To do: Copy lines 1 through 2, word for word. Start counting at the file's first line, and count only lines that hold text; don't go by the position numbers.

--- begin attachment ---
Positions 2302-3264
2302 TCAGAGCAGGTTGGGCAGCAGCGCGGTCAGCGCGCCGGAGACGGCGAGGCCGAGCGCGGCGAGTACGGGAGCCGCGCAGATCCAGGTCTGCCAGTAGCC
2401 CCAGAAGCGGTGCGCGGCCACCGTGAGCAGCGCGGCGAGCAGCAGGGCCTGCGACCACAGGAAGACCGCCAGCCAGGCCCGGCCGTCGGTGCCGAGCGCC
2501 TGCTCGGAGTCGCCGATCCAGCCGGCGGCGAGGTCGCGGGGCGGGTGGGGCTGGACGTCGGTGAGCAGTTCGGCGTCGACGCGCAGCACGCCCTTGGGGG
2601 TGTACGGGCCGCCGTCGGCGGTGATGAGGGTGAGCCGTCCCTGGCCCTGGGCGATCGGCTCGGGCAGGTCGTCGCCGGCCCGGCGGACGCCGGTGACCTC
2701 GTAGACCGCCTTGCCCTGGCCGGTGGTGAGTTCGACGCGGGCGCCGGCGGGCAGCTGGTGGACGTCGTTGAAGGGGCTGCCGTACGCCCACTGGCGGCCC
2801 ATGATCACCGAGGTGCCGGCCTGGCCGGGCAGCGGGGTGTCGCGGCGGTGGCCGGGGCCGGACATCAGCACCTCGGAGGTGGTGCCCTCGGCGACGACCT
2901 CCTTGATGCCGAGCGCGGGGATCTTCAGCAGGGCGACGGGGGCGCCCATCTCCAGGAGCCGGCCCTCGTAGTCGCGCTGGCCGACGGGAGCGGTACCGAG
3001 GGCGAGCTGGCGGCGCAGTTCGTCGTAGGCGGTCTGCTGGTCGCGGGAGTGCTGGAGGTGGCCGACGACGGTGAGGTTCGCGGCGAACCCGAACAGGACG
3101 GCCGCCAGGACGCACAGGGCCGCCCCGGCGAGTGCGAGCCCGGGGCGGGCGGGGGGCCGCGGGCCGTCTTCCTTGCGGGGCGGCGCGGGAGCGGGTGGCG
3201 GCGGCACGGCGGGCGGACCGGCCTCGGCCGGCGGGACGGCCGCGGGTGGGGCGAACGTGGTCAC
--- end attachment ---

Positions 2302-3264
2302 TCAGAGCAGGTTGGGCAGCAGCGCGGTCAGCGCGCCGGAGACGGCGAGGCCGAGCGCGGCGAGTACGGGAGCCGCGCAGATCCAGGTCTGCCAGTAGCC